Iain Banks’s The Steep Approach to Garbadale, Clint Eastwood’s Letters from Iwo Jima
The Steep Approach to Garbadale
Iain Banks’s new novel The Steep Approach to Garbadale is his first novel for five years. Previously criticised for being cold and clever, the dedication to this book is “For Lost Loves” – so is his writing now more compassionate?
The Steep Approach to Garbadale, by Iain Banks, is published by Little Brown.
Uncomfortable Truths at the Victoria and Albert traces the connections between the objects in its collection and the Slave Trade. As part of this year’s commemoration of the parliamentary abolition of slavery eleven artists were asked to turn their attention to the links between slavery and the objects in the museum. Five discovery trails in the exhibition lead visitors to particular objects in the permanent collection which have a connection to the slave trade....
Letters from Iwo Jima
Clint Eastwood’s second film about the Battle of Iwo Jima gives an account of what it looked like from Japanese lines. Filmed almost entirely in Japanese, Letters from Iwo Jima explores the lives of men who understood that they were expected to defend a lost cause, and that they were expected to die doing it.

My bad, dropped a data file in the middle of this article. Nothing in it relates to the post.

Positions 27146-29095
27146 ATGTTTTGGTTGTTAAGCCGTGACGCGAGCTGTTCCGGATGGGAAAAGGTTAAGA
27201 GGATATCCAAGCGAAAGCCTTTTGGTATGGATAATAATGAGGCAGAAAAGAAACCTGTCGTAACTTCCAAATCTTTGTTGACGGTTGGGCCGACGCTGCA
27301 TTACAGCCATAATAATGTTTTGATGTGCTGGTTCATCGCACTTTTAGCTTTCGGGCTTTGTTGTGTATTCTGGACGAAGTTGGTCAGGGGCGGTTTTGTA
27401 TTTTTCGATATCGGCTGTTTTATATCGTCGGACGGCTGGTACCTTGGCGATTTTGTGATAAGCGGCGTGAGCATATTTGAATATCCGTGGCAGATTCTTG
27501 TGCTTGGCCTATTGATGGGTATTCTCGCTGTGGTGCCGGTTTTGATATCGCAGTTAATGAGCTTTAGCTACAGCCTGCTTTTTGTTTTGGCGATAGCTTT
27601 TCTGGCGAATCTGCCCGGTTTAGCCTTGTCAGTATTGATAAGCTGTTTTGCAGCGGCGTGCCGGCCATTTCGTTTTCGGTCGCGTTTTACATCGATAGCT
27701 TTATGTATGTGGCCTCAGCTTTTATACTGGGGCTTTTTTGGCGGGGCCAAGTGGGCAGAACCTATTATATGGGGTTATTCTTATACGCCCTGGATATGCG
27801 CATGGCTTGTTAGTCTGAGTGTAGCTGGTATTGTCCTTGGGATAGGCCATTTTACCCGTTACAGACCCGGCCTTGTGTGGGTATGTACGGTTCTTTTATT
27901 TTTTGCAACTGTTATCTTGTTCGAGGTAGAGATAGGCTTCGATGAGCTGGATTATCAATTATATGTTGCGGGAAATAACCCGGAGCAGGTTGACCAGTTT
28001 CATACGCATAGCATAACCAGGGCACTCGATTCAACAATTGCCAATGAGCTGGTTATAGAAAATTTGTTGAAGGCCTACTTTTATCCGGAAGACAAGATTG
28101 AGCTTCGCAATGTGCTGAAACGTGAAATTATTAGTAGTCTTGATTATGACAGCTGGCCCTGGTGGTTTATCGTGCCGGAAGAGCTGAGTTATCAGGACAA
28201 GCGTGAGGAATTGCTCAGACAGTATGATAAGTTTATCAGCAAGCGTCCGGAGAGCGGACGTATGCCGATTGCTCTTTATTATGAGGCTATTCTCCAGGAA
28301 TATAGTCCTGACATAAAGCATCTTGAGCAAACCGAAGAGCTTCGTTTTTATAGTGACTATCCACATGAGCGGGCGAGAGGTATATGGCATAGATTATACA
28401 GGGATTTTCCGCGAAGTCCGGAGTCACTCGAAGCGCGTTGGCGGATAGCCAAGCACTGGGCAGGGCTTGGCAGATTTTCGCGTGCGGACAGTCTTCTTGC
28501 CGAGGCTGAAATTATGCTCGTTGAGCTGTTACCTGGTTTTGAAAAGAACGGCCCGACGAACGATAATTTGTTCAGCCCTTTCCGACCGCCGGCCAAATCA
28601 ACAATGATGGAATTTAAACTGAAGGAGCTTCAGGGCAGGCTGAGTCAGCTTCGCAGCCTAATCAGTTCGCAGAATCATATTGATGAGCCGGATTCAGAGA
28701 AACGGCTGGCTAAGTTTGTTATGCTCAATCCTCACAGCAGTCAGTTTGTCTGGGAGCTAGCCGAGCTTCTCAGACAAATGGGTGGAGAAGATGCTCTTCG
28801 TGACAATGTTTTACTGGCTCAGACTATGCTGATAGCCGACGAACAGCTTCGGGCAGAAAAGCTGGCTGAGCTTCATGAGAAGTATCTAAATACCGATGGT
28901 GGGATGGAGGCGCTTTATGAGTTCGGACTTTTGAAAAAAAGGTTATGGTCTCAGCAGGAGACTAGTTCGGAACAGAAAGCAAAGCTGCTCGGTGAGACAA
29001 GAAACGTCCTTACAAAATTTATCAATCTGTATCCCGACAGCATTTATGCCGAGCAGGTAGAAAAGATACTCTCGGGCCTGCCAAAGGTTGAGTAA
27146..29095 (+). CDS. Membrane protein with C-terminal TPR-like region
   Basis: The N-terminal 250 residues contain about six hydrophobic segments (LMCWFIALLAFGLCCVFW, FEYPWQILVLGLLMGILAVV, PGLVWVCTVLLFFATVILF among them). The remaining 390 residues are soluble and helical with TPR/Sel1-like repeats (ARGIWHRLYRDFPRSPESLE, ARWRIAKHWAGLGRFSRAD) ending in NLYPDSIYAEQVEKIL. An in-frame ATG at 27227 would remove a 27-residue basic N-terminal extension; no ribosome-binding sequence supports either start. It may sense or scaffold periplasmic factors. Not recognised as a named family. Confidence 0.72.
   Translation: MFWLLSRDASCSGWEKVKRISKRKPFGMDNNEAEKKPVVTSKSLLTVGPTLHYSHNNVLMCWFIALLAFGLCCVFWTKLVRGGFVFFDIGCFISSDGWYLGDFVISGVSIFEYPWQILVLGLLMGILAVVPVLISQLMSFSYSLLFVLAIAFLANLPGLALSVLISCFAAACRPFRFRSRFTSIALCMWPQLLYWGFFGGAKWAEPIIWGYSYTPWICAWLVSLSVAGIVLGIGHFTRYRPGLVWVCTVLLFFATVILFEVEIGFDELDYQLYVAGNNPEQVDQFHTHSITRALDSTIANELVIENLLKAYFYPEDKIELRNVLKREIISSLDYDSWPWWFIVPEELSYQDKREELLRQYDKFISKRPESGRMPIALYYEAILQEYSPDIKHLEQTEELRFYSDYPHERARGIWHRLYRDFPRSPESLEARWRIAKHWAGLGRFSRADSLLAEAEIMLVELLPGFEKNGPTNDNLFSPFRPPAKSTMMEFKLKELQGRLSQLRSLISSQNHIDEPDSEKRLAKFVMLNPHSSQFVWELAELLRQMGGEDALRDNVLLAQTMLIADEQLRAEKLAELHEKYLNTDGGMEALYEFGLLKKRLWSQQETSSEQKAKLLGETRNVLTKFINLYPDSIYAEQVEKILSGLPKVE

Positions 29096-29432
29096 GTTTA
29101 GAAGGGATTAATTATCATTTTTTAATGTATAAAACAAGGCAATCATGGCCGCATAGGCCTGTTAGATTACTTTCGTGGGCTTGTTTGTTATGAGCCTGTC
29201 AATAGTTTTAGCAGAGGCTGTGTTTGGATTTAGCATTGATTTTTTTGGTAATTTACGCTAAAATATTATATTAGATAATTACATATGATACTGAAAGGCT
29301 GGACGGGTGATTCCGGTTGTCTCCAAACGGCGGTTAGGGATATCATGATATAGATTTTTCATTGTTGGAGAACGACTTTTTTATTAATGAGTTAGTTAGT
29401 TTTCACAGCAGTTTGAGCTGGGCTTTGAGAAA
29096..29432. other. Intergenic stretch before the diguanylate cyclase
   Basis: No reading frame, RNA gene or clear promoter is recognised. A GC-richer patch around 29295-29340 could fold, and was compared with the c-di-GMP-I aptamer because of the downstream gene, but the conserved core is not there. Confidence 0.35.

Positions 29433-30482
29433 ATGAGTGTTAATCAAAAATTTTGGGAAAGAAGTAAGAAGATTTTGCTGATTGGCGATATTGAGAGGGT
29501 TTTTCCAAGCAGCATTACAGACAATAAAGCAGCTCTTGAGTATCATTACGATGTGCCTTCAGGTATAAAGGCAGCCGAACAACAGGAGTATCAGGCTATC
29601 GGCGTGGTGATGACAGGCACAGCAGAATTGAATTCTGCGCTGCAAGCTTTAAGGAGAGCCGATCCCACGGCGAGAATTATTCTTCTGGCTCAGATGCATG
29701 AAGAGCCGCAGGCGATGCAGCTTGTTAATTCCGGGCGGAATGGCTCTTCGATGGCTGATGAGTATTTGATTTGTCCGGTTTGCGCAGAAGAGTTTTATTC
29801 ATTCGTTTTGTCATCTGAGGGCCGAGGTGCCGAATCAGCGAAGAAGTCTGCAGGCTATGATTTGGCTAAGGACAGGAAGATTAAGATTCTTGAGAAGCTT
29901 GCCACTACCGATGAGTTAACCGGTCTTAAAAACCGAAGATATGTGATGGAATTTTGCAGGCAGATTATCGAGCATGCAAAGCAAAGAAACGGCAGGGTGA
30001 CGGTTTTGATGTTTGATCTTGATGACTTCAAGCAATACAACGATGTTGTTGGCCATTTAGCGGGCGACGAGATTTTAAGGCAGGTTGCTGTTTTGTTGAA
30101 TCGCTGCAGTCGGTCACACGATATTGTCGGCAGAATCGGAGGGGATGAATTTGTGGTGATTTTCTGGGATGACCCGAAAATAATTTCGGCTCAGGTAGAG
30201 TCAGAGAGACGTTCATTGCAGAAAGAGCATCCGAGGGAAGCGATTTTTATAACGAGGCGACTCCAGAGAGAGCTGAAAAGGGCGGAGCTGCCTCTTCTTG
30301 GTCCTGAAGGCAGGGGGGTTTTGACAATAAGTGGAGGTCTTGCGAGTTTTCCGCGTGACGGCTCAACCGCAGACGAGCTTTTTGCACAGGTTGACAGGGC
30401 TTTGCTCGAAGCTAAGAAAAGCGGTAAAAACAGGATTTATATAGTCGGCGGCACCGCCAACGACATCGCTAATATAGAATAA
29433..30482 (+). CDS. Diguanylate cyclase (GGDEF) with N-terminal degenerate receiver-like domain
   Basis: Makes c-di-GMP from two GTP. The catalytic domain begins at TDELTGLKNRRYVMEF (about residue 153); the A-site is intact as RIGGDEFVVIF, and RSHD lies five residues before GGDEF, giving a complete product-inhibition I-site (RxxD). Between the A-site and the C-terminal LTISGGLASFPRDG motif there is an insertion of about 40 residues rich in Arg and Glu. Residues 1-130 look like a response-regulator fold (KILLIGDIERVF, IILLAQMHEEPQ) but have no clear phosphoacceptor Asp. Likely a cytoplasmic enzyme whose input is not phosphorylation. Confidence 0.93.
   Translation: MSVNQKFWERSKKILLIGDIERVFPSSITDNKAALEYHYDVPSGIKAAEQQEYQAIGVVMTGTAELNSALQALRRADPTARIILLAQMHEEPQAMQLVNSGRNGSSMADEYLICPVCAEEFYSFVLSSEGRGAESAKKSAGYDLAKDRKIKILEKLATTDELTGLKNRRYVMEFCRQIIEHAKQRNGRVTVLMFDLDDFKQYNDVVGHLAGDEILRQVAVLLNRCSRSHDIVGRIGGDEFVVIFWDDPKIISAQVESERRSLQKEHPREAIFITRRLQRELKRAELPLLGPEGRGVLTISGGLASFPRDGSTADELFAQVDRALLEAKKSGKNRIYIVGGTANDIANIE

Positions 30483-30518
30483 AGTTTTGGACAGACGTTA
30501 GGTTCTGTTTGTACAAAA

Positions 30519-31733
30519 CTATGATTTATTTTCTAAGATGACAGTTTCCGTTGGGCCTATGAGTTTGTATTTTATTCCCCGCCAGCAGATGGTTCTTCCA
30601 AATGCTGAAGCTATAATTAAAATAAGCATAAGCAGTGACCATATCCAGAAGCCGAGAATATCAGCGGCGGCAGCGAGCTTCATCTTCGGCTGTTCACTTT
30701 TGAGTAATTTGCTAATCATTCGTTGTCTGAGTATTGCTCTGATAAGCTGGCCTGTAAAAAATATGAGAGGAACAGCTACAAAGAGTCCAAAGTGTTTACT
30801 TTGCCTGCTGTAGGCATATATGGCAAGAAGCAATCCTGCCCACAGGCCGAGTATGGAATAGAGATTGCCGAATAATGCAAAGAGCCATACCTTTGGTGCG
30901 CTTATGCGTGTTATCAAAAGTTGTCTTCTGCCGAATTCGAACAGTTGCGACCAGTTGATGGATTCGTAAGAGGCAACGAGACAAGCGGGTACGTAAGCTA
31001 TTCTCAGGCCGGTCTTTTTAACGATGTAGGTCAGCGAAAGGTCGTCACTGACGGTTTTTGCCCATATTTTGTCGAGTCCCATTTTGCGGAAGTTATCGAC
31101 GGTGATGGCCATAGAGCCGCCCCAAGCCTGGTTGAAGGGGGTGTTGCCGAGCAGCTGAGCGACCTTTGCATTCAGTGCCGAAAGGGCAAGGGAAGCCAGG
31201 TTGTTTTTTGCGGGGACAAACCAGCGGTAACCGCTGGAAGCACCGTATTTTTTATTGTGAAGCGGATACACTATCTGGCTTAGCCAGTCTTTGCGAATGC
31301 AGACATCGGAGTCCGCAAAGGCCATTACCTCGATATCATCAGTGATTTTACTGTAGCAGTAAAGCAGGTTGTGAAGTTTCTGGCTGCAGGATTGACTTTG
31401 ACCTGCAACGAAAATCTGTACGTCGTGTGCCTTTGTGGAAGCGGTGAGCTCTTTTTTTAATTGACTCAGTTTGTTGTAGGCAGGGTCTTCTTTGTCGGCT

Nicholas Wright’s new play The Reporter sets out to resolve a mystery – that of the BBC reporter James Mossman, who committed suicide in 1971. But what is the play’s appeal for a younger audience?
The Reporter is in repertory at the National Theatre on the South Bank
Kitchen stars Eddie Izzard as a celebrity chef whose starred status is threatened by his fondness for vodka. The series is full of sex, drugs and rock lobster. Bad behaviour isn’t novel in recent television drama but the kitchen setting is. Does it work?